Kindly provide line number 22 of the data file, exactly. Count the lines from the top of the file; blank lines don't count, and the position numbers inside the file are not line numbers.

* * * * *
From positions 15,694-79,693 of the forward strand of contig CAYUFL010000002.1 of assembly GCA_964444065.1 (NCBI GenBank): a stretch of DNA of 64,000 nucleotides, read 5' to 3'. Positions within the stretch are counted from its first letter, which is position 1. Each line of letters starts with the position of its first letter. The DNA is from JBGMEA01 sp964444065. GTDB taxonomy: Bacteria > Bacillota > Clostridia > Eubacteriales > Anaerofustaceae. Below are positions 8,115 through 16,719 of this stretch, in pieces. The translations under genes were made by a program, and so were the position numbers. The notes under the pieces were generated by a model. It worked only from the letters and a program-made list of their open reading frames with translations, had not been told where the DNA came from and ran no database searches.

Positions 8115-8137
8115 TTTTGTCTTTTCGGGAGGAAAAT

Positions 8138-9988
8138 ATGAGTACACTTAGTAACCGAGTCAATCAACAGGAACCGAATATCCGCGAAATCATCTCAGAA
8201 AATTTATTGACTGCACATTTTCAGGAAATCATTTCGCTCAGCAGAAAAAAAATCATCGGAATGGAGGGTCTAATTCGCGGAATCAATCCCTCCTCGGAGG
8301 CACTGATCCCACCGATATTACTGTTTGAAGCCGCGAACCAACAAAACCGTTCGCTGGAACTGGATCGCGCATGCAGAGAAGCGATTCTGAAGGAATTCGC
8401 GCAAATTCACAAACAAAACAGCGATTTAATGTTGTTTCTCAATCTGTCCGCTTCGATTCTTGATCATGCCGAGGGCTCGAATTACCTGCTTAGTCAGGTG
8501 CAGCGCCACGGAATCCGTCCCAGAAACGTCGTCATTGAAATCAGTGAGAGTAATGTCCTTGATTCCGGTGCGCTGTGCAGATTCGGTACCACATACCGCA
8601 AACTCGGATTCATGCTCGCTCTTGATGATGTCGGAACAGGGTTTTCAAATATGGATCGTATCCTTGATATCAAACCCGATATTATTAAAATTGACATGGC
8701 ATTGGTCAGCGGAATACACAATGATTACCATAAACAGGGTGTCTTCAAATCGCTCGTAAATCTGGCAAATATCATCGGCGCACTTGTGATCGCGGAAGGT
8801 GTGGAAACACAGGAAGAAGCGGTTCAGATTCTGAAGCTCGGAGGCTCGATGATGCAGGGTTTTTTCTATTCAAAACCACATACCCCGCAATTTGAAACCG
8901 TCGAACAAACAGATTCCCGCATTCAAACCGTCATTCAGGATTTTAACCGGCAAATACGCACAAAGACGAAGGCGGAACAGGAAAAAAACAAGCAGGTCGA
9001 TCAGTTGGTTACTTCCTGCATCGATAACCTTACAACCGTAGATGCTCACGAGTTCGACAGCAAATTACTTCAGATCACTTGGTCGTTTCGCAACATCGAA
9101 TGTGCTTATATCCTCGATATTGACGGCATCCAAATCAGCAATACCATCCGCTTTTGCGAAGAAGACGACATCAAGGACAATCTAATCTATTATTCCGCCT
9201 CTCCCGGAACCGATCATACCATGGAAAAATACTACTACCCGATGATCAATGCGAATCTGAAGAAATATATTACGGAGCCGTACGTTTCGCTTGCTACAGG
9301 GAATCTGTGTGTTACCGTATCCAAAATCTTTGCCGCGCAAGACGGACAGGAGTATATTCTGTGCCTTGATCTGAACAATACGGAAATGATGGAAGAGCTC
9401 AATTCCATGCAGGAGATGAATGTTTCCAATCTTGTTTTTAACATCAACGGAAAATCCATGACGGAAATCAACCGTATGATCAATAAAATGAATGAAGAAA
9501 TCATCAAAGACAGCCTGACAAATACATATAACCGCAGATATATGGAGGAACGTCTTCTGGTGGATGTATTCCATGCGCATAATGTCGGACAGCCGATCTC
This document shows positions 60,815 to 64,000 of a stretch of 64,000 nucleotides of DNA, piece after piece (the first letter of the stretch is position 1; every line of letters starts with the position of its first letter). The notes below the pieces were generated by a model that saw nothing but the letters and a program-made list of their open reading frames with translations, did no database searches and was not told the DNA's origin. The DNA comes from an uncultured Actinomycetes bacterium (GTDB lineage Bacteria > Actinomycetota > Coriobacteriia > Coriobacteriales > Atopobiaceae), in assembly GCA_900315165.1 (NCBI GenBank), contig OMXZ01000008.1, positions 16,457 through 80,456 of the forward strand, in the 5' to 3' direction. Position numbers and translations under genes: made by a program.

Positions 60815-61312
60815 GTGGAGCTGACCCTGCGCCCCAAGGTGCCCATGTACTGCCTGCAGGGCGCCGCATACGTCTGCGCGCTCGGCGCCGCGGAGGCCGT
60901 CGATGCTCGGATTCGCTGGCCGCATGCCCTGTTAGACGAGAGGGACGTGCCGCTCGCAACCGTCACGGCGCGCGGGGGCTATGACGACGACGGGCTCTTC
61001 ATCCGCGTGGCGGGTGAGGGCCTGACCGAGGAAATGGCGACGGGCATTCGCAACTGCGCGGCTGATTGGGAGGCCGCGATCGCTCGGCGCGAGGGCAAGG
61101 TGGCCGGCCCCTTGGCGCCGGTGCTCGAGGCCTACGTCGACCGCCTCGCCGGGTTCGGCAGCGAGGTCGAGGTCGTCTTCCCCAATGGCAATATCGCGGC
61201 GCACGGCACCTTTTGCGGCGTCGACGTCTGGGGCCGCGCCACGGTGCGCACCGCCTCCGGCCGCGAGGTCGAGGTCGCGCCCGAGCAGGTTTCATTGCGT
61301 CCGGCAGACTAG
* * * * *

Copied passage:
60815 GTGGAGCTGACCCTGCGCCCCAAGGTGCCCATGTACTGCCTGCAGGGCGCCGCATACGTCTGCGCGCTCGGCGCCGCGGAGGCCGT